The last few weeks the world has turned its attention to the Puna lava flow on the big island of Hawai’i. Two weeks ago I visited this subject as the ‘a’a (creeping) lava neared the town of Pahoa and the questions of whether the damages would be covered under a fire claim or an earth movement policy began to emerge. This week, the lava has reached Pahoa and residents are ordered to evacuate. As of October 27, 2014, the lava has reached within 100 feet of the first home of Pahoa in its path towards the ocean. The photos of the devastation are dramatic and since there has been a moratorium on raising policy limits or even purchasing earth movement policies for at least a month, the citizens of Pahoa will find that their insurance policies have severe limitations on recovery. Although many homes will burn due to the excessive heat that ensues before lava actually reaches it, the alarming new claim hitting the news is that for those who have already evacuated, claims of looting are emerging. These theft claims would appear to be, at first blush, a claim that is separate and apart from that of fire or land movement of the lava itself.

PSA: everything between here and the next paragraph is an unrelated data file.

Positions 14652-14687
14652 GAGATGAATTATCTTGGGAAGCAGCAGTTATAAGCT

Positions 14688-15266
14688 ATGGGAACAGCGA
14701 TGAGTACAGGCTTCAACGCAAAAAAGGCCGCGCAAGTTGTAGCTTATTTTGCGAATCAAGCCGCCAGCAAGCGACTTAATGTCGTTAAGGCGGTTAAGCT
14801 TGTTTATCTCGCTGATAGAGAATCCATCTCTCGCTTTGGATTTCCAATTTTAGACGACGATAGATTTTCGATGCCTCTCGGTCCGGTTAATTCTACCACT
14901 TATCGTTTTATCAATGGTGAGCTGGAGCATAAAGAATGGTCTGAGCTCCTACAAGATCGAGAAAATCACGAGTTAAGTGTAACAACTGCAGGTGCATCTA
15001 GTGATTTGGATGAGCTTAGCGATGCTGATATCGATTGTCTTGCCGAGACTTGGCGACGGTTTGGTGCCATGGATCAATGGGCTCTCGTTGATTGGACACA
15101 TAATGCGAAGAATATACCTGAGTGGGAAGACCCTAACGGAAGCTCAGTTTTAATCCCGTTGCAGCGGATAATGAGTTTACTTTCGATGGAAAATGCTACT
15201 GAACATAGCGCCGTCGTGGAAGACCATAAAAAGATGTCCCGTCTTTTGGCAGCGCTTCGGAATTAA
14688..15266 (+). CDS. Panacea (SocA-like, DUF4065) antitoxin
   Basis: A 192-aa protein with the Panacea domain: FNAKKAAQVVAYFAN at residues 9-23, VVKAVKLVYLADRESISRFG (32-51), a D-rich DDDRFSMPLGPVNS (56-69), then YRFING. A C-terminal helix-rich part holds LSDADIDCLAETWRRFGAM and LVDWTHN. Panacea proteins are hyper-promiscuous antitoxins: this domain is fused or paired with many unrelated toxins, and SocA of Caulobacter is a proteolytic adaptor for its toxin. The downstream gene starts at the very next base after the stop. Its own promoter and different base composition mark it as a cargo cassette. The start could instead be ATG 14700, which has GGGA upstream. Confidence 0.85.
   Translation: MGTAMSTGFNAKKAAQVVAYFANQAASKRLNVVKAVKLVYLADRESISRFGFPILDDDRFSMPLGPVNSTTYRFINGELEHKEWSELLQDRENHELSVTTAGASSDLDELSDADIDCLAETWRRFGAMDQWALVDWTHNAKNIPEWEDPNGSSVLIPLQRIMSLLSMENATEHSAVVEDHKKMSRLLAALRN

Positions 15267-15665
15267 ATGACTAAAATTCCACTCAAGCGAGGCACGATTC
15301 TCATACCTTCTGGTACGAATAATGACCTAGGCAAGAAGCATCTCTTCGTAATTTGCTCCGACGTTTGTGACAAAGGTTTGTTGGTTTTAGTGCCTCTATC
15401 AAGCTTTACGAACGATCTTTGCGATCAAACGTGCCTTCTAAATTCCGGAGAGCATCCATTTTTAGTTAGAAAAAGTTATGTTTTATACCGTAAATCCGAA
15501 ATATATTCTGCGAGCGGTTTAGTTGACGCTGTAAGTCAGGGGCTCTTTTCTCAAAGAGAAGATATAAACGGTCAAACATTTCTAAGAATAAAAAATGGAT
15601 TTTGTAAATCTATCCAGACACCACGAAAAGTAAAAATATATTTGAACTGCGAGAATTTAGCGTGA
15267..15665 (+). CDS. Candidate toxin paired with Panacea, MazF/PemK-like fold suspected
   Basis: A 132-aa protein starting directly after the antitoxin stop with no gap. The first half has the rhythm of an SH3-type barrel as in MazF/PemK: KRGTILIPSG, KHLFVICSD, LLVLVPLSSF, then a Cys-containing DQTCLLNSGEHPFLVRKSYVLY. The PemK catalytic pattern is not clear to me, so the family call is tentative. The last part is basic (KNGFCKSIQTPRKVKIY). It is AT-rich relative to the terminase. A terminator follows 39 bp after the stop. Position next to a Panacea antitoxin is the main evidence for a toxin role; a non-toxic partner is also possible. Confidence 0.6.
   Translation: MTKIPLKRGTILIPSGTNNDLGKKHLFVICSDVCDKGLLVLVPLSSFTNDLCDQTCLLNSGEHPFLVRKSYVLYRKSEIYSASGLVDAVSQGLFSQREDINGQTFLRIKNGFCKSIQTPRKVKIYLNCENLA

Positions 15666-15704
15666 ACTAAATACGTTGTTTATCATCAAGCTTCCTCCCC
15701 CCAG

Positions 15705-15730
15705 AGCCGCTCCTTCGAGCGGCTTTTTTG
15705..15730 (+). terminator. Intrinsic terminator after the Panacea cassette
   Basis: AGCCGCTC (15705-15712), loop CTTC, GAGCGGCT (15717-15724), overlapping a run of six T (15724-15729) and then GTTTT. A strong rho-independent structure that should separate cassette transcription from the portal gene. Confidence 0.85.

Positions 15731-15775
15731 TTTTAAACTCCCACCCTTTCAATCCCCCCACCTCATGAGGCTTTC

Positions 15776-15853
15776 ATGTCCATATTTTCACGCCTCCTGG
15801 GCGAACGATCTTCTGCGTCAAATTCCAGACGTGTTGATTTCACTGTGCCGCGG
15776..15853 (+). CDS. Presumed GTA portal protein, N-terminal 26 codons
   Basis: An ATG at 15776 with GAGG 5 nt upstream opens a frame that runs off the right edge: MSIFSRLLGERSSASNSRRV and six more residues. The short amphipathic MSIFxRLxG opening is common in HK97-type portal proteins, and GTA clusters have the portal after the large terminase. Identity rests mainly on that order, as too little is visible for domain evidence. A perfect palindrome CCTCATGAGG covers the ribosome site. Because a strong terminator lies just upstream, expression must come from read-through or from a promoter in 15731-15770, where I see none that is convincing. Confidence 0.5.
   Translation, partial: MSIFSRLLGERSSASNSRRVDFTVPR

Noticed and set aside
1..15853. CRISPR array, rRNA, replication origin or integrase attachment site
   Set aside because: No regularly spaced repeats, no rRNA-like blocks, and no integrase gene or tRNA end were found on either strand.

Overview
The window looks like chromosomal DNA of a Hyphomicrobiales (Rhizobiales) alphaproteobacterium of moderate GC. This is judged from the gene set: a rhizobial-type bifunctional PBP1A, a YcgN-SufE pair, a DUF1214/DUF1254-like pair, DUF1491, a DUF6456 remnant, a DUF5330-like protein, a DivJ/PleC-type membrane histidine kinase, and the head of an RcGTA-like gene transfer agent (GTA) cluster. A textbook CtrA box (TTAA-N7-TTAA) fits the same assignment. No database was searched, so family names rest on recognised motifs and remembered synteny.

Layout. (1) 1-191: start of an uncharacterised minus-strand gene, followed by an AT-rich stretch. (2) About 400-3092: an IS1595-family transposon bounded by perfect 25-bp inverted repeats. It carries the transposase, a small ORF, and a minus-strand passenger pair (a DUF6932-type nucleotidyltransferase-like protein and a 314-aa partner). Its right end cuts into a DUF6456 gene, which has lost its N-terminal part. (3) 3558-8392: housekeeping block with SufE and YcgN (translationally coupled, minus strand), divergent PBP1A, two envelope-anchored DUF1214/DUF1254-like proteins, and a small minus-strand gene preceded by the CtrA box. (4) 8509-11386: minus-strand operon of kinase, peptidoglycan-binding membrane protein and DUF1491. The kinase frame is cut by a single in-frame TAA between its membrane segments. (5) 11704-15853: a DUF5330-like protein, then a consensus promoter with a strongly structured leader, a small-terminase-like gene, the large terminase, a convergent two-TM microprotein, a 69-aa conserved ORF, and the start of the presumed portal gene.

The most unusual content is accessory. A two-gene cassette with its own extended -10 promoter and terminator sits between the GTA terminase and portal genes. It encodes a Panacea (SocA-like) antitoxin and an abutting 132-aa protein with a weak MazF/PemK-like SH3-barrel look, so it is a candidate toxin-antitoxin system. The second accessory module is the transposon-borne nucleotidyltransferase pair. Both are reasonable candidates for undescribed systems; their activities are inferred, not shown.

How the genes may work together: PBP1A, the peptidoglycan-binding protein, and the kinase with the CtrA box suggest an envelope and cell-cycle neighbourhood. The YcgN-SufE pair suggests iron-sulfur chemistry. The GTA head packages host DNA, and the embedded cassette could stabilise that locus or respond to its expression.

Hawaiian governmental authorities are granting residents the right to remain at their properties with no mandatory evacuations until such time that safety of lives comes to play. This allows residents to safely document their losses and photograph their properties for insurance purposes during the devastation and to hopefully have closure by viewing the loss of their homes from the lava. The issue of looting has now arisen as looters have been photographed and videotaped coming out of homes already evacuated. As the time for mandatory evacuation nears, it is no doubt that homeowners are at the mercy of the lava flow and whatever direction the flow meanders largely impacts which homes actually suffer the losses.
It’s a time for a community to rally together and help each other document, by photograph or video, their homes, possessions, and losses from looters so their insurance claims may be properly categorized, claimed, and paid – allowing the rebuilding of lives and homes.